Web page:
In Delhi to attend the Sahitya utsav, Jashn-e-Adab, Raghubir Yadav talks about his creative metamorphosis from an actor to a passionate fan of Hindi and Urdu poetry
Fresh from wrapping up Season 2 of Panchayat and crime thriller Six Suspects, actor Raghubir Yadav says he is the kind of artiste who rarely falls into a cultural limbo. Even though he is acclaimed as an actor, it is music, poetry, singing and set designing that keeps him going.
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“I am never out of work, because I do not chase fame or money but focus on doing good work,” says the actor, who has essayed memorable character roles from his debut film Massey Sahib in 1985 to recent OTT release Pagglait in 2020. “I do not work according to the ways and pace of the film industry but wait till I get a role that I am completely convinced about.”
That he has been a vital part of six films (Peepli Live, Rudali, Bandit Queen, Salaam Bombay, Lagaan and Newton) that were India’s nominations to the Oscars has been celebrated. But what many do not know is his penchant for poetry. “Poetry is often overlooked but it fosters pluralism and shows courage to speak against injustices,” says Yadav, “The ‘maahaul’ (ambience) in our society today is such that we can bank on democratic forms of speech and art to empower those who have the will to change things.”
This passion has egged him on to participate in the 10th edition of the three-day poetry festival, Jashn-e-Adab, to be held in New Delhi from December 17. Here, he will recite the works of Ghalib, Tulsidas and Kabir, whose lines he admires. “They are filled with pain but underline hope,” he states.
Yadav’s tryst with poetry and art started during his childhood, which he spent in the fields of Ranjhi Karondi village in Jabalpur, Madhya Pradesh, listening to old film songs on the gramophone. “Watching the village Ramlila and Rasleelas evoked curiosity in me and taught me many things about live performances, costumes, make-up and folk music.”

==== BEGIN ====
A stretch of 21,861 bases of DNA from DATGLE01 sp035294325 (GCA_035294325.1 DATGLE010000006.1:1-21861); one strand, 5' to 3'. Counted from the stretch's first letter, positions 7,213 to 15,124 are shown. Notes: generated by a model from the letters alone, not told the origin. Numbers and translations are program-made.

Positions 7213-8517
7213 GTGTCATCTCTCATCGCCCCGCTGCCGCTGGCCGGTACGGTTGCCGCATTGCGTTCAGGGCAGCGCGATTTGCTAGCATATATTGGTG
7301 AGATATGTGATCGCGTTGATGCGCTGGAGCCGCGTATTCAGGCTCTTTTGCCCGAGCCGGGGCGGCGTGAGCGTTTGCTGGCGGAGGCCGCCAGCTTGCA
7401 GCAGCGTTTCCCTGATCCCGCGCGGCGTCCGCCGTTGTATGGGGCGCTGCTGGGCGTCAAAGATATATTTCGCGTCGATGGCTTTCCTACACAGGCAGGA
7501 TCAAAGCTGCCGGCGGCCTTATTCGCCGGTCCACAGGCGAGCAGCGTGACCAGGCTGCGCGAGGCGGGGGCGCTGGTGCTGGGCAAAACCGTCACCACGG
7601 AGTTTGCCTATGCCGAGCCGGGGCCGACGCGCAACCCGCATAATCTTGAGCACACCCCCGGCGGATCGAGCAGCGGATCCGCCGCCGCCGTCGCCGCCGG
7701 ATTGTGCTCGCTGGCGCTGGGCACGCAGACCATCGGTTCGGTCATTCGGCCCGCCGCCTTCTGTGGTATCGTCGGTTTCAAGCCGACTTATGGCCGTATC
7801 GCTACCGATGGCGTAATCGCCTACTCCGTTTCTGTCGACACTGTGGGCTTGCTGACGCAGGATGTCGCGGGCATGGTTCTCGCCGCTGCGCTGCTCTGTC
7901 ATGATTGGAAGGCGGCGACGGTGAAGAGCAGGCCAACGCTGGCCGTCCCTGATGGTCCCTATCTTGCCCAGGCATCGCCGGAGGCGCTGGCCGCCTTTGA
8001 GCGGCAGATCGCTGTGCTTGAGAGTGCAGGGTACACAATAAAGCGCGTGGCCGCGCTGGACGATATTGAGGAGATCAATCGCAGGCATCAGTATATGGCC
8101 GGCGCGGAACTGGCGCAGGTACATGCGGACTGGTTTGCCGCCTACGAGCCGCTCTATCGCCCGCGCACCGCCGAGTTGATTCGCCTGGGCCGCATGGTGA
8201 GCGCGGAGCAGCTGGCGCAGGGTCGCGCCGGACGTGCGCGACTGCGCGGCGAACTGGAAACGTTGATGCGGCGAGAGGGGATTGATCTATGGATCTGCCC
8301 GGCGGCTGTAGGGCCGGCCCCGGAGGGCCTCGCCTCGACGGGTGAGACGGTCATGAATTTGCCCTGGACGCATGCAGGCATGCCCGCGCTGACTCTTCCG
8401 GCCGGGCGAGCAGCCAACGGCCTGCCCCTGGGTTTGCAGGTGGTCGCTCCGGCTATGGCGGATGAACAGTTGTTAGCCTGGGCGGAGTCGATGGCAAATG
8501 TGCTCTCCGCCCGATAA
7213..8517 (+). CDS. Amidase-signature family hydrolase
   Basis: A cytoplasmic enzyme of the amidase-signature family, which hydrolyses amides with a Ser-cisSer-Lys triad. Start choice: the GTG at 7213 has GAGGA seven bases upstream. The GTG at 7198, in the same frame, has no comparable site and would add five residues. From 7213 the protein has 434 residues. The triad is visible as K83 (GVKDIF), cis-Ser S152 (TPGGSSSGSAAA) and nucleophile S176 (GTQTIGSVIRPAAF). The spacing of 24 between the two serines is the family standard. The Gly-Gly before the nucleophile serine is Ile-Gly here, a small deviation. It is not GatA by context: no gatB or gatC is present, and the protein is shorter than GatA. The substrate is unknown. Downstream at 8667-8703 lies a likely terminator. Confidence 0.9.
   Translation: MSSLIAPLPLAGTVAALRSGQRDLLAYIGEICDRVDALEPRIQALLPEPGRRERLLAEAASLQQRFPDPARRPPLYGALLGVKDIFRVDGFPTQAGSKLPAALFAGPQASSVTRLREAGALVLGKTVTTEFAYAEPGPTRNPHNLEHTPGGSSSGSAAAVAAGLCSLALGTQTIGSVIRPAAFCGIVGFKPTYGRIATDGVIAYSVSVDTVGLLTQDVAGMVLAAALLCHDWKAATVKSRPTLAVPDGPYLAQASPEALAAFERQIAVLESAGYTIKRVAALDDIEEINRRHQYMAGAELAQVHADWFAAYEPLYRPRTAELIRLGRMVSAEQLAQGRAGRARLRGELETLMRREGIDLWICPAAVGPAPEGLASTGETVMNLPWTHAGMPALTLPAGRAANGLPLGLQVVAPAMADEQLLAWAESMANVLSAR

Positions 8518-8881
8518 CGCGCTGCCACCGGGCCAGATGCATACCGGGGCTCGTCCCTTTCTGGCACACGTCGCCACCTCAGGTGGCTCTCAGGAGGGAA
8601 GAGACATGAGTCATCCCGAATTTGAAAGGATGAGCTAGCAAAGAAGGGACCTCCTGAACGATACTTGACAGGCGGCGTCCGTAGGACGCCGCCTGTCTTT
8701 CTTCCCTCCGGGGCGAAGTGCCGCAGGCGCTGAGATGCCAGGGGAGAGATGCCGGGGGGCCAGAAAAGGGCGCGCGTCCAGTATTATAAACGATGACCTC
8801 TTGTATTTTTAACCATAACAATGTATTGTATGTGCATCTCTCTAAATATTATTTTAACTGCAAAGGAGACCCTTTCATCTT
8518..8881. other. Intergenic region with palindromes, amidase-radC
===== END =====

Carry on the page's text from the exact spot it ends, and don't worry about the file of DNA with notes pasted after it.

When his grandfather established a school in the village, Yadav was forced to study science. The fear of failing in the exams made him leave home before completing high school. “I did not run away. I explained to my father that music was my calling and left home requesting the family not to search for me,” he says.
He landed in a Parsi theatre company near Lucknow, UP, and was paid ₹ 2.50 as a salary for singing performances. After six years of doing Urdu and musical plays, he trained at NSD, Delhi, where he also worked on plays helmed by theatre director Barry John. Then, Massey Sahib happened, and he debuted as an actor. “But my dream was to become a singer.”
Yadav’s genre is difficult to define as he functions independently and allows his setbacks to fuel a drive in him. Folklore remains his constant source of fascination and music helps him tide over crises, he says, and also has a good word for the OTT productions because young talents are getting the opportunity to showcase their artistic curiosity and creativity.
Pivotal roles in small films helped Yadav climb the steps of Bollywood, but he believes he is still humble. “My desire is always to be a part of good pieces of art,” he says, and believes every learning in life comes from scarcity. “Contemporary cinema is luxurious today. Art has turned into business. That is why entertainment has no soul today.”
(The 10th International Hindi and Urdu Poetry Festival will be held on December 17 to 19 at India International Centre, Max Muller Marg, Lodhi Road, New Delhi)